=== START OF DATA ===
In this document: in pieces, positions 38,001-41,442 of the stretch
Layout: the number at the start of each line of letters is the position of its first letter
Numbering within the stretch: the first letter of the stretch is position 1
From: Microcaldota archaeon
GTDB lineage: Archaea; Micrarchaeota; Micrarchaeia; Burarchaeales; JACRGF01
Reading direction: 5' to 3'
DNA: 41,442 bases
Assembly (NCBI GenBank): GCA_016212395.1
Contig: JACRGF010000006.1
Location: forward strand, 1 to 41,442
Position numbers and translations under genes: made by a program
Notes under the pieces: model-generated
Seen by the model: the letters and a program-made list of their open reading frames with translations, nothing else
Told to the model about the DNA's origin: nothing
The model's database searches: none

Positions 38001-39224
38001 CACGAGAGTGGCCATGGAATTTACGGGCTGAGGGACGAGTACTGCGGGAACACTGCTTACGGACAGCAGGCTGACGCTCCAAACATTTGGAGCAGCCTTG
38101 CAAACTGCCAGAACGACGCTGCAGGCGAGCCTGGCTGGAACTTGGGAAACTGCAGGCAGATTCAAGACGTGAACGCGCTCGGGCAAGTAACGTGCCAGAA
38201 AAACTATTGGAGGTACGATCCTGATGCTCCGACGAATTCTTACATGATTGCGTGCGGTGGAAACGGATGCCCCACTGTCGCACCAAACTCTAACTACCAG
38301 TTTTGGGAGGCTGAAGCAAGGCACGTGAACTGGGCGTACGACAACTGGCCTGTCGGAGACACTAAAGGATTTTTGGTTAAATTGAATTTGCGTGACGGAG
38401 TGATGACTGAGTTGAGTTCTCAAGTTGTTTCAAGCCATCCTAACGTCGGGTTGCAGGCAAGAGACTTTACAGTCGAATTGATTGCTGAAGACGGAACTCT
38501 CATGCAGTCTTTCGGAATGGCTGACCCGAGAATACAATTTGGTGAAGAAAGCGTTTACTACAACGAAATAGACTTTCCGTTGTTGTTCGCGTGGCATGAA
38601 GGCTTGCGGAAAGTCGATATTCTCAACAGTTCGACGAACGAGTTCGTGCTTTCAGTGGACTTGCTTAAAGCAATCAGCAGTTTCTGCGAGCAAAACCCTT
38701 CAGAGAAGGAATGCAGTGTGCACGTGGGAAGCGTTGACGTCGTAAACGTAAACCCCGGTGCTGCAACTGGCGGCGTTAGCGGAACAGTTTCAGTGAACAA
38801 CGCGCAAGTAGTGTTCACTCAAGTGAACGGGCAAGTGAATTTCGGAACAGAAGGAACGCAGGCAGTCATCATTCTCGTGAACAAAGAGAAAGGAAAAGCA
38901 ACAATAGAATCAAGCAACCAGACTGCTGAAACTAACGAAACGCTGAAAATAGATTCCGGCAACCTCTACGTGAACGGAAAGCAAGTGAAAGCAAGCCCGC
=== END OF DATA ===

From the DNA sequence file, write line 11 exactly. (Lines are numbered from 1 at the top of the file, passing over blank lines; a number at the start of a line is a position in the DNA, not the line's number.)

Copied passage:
Position numbers and translations under genes: made by a program